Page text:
To say that "David Cameron attempted to defend his approach" rather than "David Cameron defended his approach" shows such gracelesness from a Tory-supporting website that one has to wonder.

For those who are slow on the uptake, here's the politics:

Gordon Brown's pollsters and advisors have told him he's being hammered by DC on the (increasingly important) green issue. So Brown fixes up a keynote speech to the Green Alliance (this evening) to try and steal a march on the Tories.

What do we do? Bang, bang, bang. Three days of green activity before Broon even gets to his feet. Result - he looks like a 'me too' copycat.

As for the science, please don't quote that ridiculous Channel 4 programme, made by the Marxist loons from the (ex) Revolutionary Communist Party.

This 2000 free air miles scheme sounds a nightmare to administer.

As someone who doesn't even have a passport, would I be allowed to sell mine?

Not much I suspect Jennifer.They are going to be taxed on air travel whichever party wins the general election.If Osborne is able to present this as part of a balanced approach to tax with offsets elsewhere it might actually prove to be popular. Not everyone takes the view that air pollution is not important.

When people are priced out of going on holidays to the far east, who will have to pick up the bill for the addional poverty caused by lack of tourism and jobs in the region ? Having just returned from Sri Lanka which has seen tourism tumble due to the Tsnami and a war in the North East of the country, they are VERY pleased to see tourists.

"Was this the same party leader who took the aeroplane to Scotland earlier this year?"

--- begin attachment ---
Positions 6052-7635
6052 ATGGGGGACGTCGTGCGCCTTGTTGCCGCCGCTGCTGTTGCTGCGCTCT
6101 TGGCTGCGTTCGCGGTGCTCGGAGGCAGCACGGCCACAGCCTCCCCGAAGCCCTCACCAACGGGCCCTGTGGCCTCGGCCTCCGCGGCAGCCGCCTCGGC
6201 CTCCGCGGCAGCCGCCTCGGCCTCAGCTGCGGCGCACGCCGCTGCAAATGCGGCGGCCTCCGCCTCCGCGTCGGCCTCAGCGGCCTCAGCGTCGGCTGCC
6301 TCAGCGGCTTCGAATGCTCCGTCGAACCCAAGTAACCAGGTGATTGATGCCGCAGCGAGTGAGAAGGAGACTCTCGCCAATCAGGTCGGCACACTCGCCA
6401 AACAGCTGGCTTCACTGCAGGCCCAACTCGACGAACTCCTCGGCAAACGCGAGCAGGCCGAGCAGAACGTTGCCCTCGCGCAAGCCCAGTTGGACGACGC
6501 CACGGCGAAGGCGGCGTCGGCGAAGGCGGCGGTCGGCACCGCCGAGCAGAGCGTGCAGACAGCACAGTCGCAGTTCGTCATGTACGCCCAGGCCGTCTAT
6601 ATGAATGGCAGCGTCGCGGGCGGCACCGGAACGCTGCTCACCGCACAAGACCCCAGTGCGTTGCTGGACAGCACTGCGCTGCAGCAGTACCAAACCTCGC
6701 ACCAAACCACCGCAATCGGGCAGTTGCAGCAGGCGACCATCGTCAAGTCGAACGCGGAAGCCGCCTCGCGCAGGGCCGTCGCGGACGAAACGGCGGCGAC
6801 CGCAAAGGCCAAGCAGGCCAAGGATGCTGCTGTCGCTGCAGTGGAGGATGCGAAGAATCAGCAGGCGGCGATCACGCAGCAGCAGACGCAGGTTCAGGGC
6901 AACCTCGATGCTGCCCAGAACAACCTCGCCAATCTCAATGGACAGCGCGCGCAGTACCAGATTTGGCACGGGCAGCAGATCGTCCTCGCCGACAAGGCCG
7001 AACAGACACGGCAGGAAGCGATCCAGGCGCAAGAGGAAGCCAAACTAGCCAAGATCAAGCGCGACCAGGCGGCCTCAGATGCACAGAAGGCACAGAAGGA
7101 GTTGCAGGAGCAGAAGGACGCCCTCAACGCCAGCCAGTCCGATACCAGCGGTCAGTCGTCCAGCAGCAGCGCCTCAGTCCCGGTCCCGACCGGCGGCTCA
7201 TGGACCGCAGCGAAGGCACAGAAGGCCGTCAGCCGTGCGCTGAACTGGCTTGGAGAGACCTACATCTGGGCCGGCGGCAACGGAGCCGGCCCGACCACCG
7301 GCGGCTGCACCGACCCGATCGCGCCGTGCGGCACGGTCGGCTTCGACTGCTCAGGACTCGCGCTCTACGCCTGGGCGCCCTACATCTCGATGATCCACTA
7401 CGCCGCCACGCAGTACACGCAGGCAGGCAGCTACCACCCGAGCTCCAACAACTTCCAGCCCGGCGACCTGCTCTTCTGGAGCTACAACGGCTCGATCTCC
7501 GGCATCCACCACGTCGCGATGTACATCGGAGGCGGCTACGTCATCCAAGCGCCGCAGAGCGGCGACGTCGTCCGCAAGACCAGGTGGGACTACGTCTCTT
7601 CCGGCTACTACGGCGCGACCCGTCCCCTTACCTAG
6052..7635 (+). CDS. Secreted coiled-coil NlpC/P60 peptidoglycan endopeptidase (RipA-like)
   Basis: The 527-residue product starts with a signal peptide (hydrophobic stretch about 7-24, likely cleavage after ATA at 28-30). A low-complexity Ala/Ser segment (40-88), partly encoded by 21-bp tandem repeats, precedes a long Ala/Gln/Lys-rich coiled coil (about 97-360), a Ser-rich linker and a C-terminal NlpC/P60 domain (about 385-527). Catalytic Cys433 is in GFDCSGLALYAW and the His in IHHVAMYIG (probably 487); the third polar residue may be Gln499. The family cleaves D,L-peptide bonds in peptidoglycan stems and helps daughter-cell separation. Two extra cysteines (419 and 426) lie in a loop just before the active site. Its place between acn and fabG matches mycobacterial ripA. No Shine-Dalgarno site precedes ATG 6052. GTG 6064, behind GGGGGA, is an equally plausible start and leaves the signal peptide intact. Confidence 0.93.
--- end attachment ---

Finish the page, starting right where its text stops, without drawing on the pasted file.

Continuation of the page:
London to Inverness by Train = 8 hours.

London to Inverness by Plane = 1 hour 30 minutes.

Which would you choose?

Might be fun in London with so many transport options but in the North you can only move to the Continent by plane or ferry and it is currently cheaper to fly to Amsterdam or Krakow than to travel by train to London

This 2000 free air miles scheme sounds a nightmare to administer.

Not with your ID Card having an NI number so the Revenue can track you and add it to your road pricing bill direct-debited from your bank account

Good editorial. This has gone down badly, because it affects the punter in the street far more than well-travelled politicians who do not pay their own fares.

He is hoist with his own petard; having been so wary of mentioning the phrase "tax cuts" for the last eighteen months, he now proposes a tax RISE and hopes, somewhat naively, that it will be reported as tax-neutral for those that will pay it.

We have no more credibility on green issues than our opponents, so why make it our main issue? The message of the green lobby is one of taking more responsible and expensive options. Cameron wants to push that agenda through the blunt tool of taxation.

When the British public want to be taxed, they vote Labour, and always have done.

It makes sense to move all forms of transport onto a similar footing tax-wise. Beyond that leave well alone.

On air travel there is little you can do without damaging the UK since it is essentially an international business, so international agreements are necessary.

I think that this whole idea is absurd. Janet Daley was spot on today in the Telegraph. It's a regressive, unnecessary set of policies that bear all the hallmarks of the usual Cameron/Osborne Notting Hill set that have not thought their idea out further than the next headline (and they have clearly blown this one).

I live in rural Kent. I work for a large US bank and so I have to travel. I already pay a shed load of tax. And you wish to penalise me for driving a 4x4, working for an International organisation and already paying more than my fair share in taxes to HM Treasury.

Well congratulations Dave, bang goes your chance for my vote for your Party at any level.